An organisation should be looking for ways to continually add value.At it's core Customer Experience Management understands what is of value for a customer, and how we create/deliver value, that will lead to actions that result in a good customer experience. Value, in simple terms, is when the business offering meets the customer needs. Defining ‘value’ Value is usefulness; value is utility; value is a problem solved. Value feels good. Organisations constantly try to add value for their customers. In the past, there has been a siloed approach to adding this value. Each department put in an effort and attempted to give their best, only to find out that individual best does not necessarily lead to a holistic best, as sometimes the department’s direction is in conflict with others. A customer gets a good product and service when all the participants attempt to make the interaction value-added for the customer (not just the customer facing). You may think that there is nothing new in this, and this is what people have always attempted. Every process-design effort undertaken in organisations has tried to achieve exactly that. The key difference is that here we don’t need a stakeholder priority matrix to identify who to impress and who not to. The stakeholder is pre-identified—it’s the customer. The moment we say that every participant in the process is a customer, we are losing focus. Here is where ‘product/service view’ comes into play. The following section is an attempt to reconcile the process and product/service views, and how that approach helps shift the focus from internal process participants to the customer. Reconciling product/service, process and experience Dr Michael Roseman, in his article Process management as service (2010), gave a very good description of process and service: ‘Process’ and ‘Service’ are complementary views on the same capability of an organization. As two distinct ‘sensitizing devices’, however, their associated viewpoints stress alternative facets of organizational capabilities. A process view sharpens the understanding for the operational model of a capability. It provides the required analytical foundation to reflect on the current and potential future performance of a capability as far as this performance can be impacted by the way it is delivered. As such, a process view can be seen as an approach to ‘white box a corporate capability’. In contrast, a service-oriented (external) view on a corporate capability can be regarded as a ‘black box’ perspective. The emphasis is, as described above, on the conscious abstraction of the internal operations of this capability. Instead, the focus is on the overall value proposition (what can the service provide?), the related costs, the underlying governance model (‘what happens when the service fails, i.e., service continue management’), and further non-functional service properties as part of a service level agreement (response time, quality standards, etc.). It is important to have a service (and/or product) view, because that is what the customer is ultimately consuming; the processes remain the mechanisms to deliver the service (and/or product). For example: In a salon, the haircut is a service: take a ticket, wait, get a haircut and then pay for the haircut (make payment) is the process. The combination of a quick cut, easy payment and a nice hairstyling that gets you positive attention by your friends is good customer experience. Product/Service is about benefits. Process is about the mechanism to deliver a product/service. Experience is about the overall feeling that the customer has about the interaction. Framework Considering a customer as a single entity in a process design implies that all customers can be treated in exactly the same way. However, representing all customers in a similar manner oversimplifies and generalises the needs of the specific categories of customers. Customers with similar needs can be categorised together, and processes can be designed to cater for these different categories. These customer categories with similar needs can be called ‘persona’. The following diagram depicts the perspective of aligning customer needs with the business offerings. Figure 1: Value creation and delivery approach This diagram has two sections. The top section is where an individual customer is considered from the point of view of his/her needs. Patterns are matched and customer personas are generated, and these represent a group of customers with similar needs. These needs of the various personas are the needs that, when satisfied, creates value. The other perspective is the organisation view, where the business goals are delivered through execution of business processes. Business processes produce outcome; they deliver products and services while catering to the needs of the customers represented by the personas. The value zone represents the interface where needs are fulfilled, and the customer gets a good overall experience. We are aligning what the business has to offer with what the customer needs. Needs that have two components: the stated needs, and the unstated needs. Good customer experience is the combined effect of fulfilling both needs. Figure 2: Components of customer experience To ensure the end user is in focus, we need to take a product/service view as well a process view. A product/service view ensures that the end-user needs are in focus, and a process view acknowledges that the outcome is a combined effect of multiple activities that span across the individual organisation entities.
Since the first release of ARIS Connect, the concepts of publishing in ARIS have changed and lightweight workflows were introduced to provide basic support for the governance of process models. These new features have brought new and interesting experiences. However, feedback from ARIS customers with unique needs for rigorous process model governance indicated that more is needed than the lightweight workflows—like, for example, a workflow for publishing models in isolated repositories to ensure consistency for reporting and analysis. Although the gap left by the lightweight workflows can be filled by a fully-fledged ARIS Process Governance engine, budgets are often a barrier. On the other hand, manual administration (e.g. the handling of models across several repositories without the support of automation) requires a fair bit of maintenance. Solution Overview To address these challenges, a customised approach is proposed; and this article introduces a semi-automated solution through the programming and reporting capabilities in ARIS. Figure 1 – Elements of Customised Model Release Cycle Management The solution includes a few elements as described in Figure 1. There are four different roles that are responsible for advancing a semi-automated workflow through the invocation of designated Release Cycle Management (RCM) reports. These roles are designed for a typical scenario, and can be changed and updated according to a customer’s specific requirements. Two repositories are used: one for housing, developing, reviewing and approving process models; and another for the released process models. The latter, the production repository, is available for operational users to consume models once released and transferred from the development repository. It is also available to process approvers to review feedback for revision should changes emerge in the process context. A set of reports carry out actual RCM tasks, and inform the relevant roles with support from an internal email system. A set of records is logged in raw format every time a model status is changed for potential later reporting. This logged information includes: date/time, the RCM task performed, and process model information, etc. Transitions of model status The model status, which is identified by a model attribute, is essential to determine the status of process models in the release cycle. It is also the basis for the RCM tasks to carry out appropriate activities, inform relevant roles, and determine the next status. Figure 2 – Transitions of model status Model status is set to “In Progress” as soon as a new model is created. Once the model is ready for review by an appropriate reviewer, the modeller runs the RCM task “RCM – Request Model Review”. The task changes the model status to “To be reviewed”, and sends an email to the reviewer. The model is then reviewed and, if the model needs more attention, the reviewer rejects it by running the RCM task “RCM – Reject Model”. The model status is then changed back to “In Progress” and an email is sent to the modeller with relevant comments. Alternatively, if the model review was successful, the reviewer runs the RCM task “RCM – Request Model Approval”. The model status then changes to “Reviewed”. Figure 3 – Implicit merge of released models The process owner is now triggered by an email sent by the RCM task to perform the last review. The model can be rejected by the owner, or released to the production repository. The process owner, therefore, can run both RCM tasks: RCM – Reject Model or RCM – Release Model. In the latter case, the RCM task changes the model status to “Released”, locks the model in the development repository, and implicitly merges the model to the production repository. The production repository will have the same structure as the development repository and houses only released models. The status “To be revised” is set when process owner has received feedback from operational users, or other parties, about certain defects in the process. As operational users are viewers in ARIS Connect, it is possible to inform the process owner by commenting on the model within ARIS Connect. The process owner then evaluates the feedback, and is able to run the RCM task RCM – Request Model Revision if the process needs to be revised. From this point, further work is carried out to formalise a solution to address the reported feedback. Once the concerning model has been updated with the agreed changes, the process owner runs the RCM task RCM – Request Model Update. The model is then unlocked, and the model status changes to “In Progress”. Relevant parties receive emails about the changes, which starts a new RCM cycle. Solution Summary This RCM solution offers a practical and flexible approach at a reasonable cost—reasonable, that is, compared to the investment that comes with the introduction of APG. As the automation is implemented by ARIS reports, it is possible to call these reports from both THICK and THIN clients (even by ARIS Connect viewer users), which means that all types of client are able to participate in the RCM activities if required. This flexibility of programming also allows custom semantic checks to be incorporated in case in-built semantic checks fail to meet requirements. This pragmatic approach for semantic checks allows them to be connected to certain RCM stages. As it is a customised solution, it can be adapted to future changes. The solution supports the participation of operational users to feedback from the context in which the processes run. Normal RCM solutions are encapsulated in a BPM Office. Although ARIS Connect is used in this sample scenario, the solution can be adapted to support a combination of ARIS Design Server and ARIS Publisher with similar results.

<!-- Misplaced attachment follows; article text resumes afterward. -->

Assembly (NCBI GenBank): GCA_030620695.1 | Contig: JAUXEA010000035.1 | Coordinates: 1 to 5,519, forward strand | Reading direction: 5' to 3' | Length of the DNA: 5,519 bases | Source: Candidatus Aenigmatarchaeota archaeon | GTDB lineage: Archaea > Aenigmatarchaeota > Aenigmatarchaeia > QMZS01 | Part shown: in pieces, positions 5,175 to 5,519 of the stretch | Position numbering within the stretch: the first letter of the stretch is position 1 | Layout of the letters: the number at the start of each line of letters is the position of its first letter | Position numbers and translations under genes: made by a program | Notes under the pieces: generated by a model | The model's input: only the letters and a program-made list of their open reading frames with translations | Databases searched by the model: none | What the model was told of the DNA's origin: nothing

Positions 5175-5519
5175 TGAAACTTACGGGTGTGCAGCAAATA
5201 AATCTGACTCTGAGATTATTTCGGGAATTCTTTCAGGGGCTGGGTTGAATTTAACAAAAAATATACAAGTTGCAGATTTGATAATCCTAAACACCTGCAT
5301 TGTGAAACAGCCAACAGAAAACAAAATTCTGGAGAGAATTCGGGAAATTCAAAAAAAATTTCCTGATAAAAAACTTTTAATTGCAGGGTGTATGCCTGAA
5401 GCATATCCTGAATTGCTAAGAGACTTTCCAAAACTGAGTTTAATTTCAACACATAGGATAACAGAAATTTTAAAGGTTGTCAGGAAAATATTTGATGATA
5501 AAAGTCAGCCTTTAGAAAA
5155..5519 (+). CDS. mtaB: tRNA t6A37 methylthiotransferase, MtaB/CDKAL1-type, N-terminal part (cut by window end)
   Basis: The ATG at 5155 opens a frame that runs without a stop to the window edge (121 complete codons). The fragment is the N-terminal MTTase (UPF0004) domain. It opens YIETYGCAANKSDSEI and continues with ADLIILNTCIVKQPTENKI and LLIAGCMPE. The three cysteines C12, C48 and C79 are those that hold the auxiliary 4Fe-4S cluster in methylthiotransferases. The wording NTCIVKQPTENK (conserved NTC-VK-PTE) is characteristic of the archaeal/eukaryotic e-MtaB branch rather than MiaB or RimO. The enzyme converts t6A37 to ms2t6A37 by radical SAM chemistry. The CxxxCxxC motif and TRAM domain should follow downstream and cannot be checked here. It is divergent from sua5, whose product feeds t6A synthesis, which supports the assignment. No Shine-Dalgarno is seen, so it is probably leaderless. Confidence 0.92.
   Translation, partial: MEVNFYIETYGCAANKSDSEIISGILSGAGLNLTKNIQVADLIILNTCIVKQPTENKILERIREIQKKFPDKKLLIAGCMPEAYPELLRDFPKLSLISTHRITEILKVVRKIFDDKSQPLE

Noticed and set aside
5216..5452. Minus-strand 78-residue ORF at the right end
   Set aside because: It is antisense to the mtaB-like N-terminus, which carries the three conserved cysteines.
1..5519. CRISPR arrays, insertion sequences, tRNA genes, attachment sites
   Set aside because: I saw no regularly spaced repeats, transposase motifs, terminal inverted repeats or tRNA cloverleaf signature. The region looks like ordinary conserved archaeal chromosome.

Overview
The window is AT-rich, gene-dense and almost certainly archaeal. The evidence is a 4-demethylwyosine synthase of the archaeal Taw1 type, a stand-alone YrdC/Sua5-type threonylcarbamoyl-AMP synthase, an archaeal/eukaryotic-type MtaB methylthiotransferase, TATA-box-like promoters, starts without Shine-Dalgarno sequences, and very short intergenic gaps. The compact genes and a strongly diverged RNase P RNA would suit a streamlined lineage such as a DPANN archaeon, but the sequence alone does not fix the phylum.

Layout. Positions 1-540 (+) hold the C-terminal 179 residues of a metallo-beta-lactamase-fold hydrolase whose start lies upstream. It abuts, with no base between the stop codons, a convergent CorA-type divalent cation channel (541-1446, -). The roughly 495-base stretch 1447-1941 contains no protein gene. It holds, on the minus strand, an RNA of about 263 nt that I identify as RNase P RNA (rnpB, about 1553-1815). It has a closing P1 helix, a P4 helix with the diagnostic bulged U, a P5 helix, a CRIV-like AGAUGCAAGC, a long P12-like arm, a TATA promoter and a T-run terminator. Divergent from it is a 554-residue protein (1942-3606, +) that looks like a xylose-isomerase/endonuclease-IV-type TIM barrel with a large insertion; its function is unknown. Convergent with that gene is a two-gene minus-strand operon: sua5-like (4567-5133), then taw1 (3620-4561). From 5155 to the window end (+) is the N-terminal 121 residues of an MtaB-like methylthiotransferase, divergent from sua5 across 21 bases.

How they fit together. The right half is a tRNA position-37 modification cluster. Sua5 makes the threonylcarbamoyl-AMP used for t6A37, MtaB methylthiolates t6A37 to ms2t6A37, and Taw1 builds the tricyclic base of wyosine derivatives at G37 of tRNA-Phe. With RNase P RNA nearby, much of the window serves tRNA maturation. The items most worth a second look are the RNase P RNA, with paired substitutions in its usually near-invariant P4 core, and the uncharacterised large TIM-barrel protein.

Is process modelling difficult? It sounds quite straightforward: processes are to be modelled—arrows and boxes—this happens, and then that happens. Let’s just get on with it! Why is it then, that so many projects dealing with process modelling struggle with this task? Why is it, that process models are often questioned and not valued? Why is it that process models are not being used by the business, and become outdated shortly after the project that originated its production have been completed? Cost as a barrier Process modelling, even when done well, has a significant cost. When done poorly, it represents a serious waste of money—and, even more importantly, it creates the potential for critical misunderstandings that could have even greater financial, regulatory, customer-experience, or public-profile impacts. Why bother with modelling? So, why do process modelling in the first place? What is it good for? Why should anyone get into it in the first place if it comes at a significant cost and could also potentially fail? Process modelling, in itself, does not do the trick. It’s not about the number of processes modelled in a certain period that defines success or failure—it’s the quality of process models that make them essential to the decision-making process of the business. Process models, captured in the right way, support an end-to-end view of the organisation’s processes, and are the basis for process-improvement projects. They are a means to reduce the complexity of the day-to-day operations and highlight aspects in focus, whether these are runtimes, system breaks, issues with responsibilities and hand-overs, or risk exposure and introduced countermeasures. Models to solve problems and embed strategy Process models can support the business in becoming more efficient and solving problems—that is, saving money in the long term. It does this directly by being the basis for improving process flows, and indirectly by providing evidence to comply with standards and regulations and, therefore, avoiding penalties from governing bodies. These examples show that process modelling is not just an operational task that needs to get done and over with—it’s far more than that. To make use of its overall potential, process modelling needs to be embedded in the organisation’s strategy. Only when process modelling and the use of the related information is embedded (e.g. project management frameworks and/or compliance management) will the real benefit (that means savings) be achieved. Process modelling turned bad… If this is what good looks like, what’s a picture of bad? It starts with poor modelling—that is, important information not being captured during the process mapping. Process stakeholders won’t see the value in using these process models, and will turn away, as they don’t provide any obvious benefit. The money spent on modelling is wasted. It’s even more problematic if the captured process information is inaccurate, leading the business to make wrong decisions based on incorrect data. This is especially true if aspects of risks and controls are mapped to processes to make this information the foundation to proof compliance with specific regulations. It is therefore mandatory that all related information is captured correctly. Keeping modelling current Here comes the next big challenge of process modelling. Once the information is captured—and let’s assume it was done correctly—it needs to be kept up to date. Without up-to-date data compliance, decisions being made based on the process information are at risk in the long term, with potentially serious consequences for organisations. Governance, ensuring process model reviews, approvals and organisation-wide communication are essential and will be discussed in this paper. So now what? Process modelling is a critical activity in every organisation, and represents a significant expenditure. What is the return-on-modelling? Is there a way to ensure the creation of consistently useful process models across the organisation and over time? Yes, there is. The Modelling Excellence framework ensures high-quality modelling, minimises the potential for waste and error, and maximises the usefulness of process models. An overview of the Modelling Excellence framework is shown in the download below which includes detailed descriptions of the nine elements that form the framework.